A team of Africa’s green energy experts would be hoping to within 18 months identify the key challenges that stand in the way of a practical green energy revolution in the economies of four African countries – Nigeria; Kenya; Rwanda; and Ethiopia.
Comprising of whizzes in the diverse aspects of climate change; environment; and renewable energy, the team disclosed at their second brainstorming session in Abuja that they would within the 18-month long research, generate questions and answers that will address the energy and environmental needs of the four African countries.
Operating on the platform of the Governing Inclusive Green Growth in Africa (GIGGA) that’s funded by the United Kingdom Research Council, the think-tank explained their mandate was specific on finding ways to boost the capacity of the four countries to produce more energy from renewable technology to support their economies.
Team leader of the group, Prof. Chukwumerije Okereke, a professor of environment and climate change explained that GIGGA was set up to brainstorm on the capacity gap in green growth in the selected countries.
He said: “It pools African academics, NGOs, policy makers and business persons to come together and think about burning research questions in understanding how Africa can transition from a brown economy to a green economy.
“We have three work packages that include mapping the green growth initiative across Africa to understand who is doing what and motivations for the actions taken. We are also going to review the academic works on what they have published on green growth.”
Besides Okereke, another member of the team, Prof. Kenneth Amaechi, who explained its adopted working strategy to influence policy implementation on green economy in the countries, said: “We are working with agencies to help policy formulators understand the concept (green energy) better for implementation.”
Amaechi, called for a repackaging of knowledge and conversations on renewable energy in the continent to enable policy formulators understand better the significance of green energy projects in closing the energy gaps of African countries.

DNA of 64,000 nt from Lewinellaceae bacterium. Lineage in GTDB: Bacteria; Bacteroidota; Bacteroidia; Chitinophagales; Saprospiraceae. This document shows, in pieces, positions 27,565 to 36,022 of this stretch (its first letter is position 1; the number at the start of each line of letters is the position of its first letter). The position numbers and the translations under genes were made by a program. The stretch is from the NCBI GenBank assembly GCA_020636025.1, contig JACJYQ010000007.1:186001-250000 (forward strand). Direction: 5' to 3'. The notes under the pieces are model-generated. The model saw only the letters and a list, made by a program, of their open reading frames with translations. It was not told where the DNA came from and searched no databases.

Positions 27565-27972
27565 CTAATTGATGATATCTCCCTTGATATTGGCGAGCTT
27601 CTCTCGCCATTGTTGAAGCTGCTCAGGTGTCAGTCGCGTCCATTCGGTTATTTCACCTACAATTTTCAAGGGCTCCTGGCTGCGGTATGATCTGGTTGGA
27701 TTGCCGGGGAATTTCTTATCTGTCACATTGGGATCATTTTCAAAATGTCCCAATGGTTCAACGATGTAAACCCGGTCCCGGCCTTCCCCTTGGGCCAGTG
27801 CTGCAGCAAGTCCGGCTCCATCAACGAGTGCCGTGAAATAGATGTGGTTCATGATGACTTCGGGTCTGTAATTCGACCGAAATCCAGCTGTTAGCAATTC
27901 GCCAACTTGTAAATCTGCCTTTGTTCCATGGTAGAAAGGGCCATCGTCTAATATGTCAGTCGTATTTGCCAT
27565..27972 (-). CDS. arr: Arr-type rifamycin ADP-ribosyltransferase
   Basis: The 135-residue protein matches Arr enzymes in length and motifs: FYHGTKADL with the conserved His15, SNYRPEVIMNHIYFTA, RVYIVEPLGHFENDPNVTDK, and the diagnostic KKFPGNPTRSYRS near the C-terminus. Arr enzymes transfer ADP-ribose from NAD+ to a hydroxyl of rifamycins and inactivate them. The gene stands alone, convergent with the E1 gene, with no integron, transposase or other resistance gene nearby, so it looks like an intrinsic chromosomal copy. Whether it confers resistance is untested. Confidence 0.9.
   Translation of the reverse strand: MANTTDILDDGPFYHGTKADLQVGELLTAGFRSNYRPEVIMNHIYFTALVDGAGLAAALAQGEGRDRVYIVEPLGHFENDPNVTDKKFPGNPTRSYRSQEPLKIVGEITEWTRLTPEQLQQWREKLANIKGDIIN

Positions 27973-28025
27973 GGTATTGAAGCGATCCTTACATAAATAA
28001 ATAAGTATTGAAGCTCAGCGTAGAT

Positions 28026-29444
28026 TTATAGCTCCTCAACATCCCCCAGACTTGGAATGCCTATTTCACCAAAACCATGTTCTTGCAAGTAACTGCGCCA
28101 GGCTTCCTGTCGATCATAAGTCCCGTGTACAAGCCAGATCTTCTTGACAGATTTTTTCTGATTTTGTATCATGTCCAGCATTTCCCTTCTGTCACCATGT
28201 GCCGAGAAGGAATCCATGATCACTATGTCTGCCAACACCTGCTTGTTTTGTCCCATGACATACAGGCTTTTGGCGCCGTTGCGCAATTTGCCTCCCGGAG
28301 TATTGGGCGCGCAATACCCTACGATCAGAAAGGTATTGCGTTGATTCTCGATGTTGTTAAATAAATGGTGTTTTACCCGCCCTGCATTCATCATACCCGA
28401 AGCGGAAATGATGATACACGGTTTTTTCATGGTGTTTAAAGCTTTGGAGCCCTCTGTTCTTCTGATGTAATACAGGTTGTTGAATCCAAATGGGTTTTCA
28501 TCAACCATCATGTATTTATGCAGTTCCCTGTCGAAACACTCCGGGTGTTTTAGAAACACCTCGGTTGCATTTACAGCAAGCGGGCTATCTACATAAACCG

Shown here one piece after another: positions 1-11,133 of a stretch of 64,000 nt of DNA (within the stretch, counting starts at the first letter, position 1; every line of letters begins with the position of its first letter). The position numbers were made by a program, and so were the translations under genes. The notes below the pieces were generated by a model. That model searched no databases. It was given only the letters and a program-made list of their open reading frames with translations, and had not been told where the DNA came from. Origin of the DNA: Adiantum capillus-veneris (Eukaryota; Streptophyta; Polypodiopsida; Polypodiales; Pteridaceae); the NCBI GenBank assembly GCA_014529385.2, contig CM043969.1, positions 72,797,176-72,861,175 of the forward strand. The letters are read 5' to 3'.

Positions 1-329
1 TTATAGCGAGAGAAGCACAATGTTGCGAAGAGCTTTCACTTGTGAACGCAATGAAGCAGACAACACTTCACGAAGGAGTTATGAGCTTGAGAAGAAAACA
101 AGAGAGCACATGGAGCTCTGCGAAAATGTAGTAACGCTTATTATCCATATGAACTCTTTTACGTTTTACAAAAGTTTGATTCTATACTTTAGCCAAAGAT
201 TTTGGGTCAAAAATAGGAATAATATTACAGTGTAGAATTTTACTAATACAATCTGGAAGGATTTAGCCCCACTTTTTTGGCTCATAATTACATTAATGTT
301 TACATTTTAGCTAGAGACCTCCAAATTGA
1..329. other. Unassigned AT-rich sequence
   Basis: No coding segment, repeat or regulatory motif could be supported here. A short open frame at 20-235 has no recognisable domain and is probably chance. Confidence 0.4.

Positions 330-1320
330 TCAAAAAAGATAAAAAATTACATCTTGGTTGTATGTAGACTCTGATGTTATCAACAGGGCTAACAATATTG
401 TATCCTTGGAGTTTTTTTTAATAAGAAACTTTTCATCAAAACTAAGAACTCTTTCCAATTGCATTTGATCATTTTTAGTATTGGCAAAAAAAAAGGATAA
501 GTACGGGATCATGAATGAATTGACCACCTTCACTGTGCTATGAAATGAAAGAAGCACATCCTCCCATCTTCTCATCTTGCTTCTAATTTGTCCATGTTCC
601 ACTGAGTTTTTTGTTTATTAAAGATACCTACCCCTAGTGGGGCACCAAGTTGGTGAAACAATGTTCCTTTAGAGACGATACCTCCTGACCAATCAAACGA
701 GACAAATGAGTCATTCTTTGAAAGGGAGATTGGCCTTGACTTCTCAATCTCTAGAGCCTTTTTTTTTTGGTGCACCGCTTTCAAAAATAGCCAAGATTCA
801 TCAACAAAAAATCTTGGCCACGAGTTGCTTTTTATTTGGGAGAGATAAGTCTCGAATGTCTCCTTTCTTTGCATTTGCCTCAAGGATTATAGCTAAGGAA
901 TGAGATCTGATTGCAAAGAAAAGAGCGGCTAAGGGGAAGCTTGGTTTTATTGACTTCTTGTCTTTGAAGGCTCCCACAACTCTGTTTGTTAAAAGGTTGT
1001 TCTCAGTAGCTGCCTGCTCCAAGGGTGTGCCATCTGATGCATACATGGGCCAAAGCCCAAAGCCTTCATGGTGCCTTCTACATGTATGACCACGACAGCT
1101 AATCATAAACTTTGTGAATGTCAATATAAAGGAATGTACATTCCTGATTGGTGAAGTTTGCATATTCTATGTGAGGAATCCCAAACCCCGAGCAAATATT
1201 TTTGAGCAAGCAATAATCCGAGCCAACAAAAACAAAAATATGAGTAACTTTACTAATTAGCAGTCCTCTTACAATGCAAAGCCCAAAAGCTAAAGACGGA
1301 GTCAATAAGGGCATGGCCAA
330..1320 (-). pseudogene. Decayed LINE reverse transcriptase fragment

Similarly, President of the Sustainable Energy Practitioners Association of Nigeria (SEPAN), Dr. Magnus Onuoha, who is also a member of the team, stated that the job-creation capacity of renewable energy was enormous to be ignored by Africa which still revels in poverty and underemployment.
“In terms of value addition, for one megawatt of solar deployed, there are over 3,000 jobs cutting across the value chain,” Onuoha said, while asserting that Nigeria’s petroleum industry has been able to create just about 50,000 jobs in the 50 years of its existence in the country.
He noted that Africa stood to gain more from turning its brown economy to a green one, adding, “We need to as a matter of fact harness our resources through intense researches. So, our issue is a research challenge in Nigeria, we don’t need to import solar panels as we can make them.”
Buttressing these points, the Director of power, energy, climate change and green growth at the African Development Bank (AfDB), Dr. Anthony Nyong, said Nigeria could lose such benefits of geometric job creation from green energy if capacity issues identified were not dealt with.
Nyong stated that: “Most of the processes for these jobs are in the manufacturing stage, by the time they come to us, we probably have only two jobs left; one that installs and the other that washes the solar panels and they are nasty jobs.”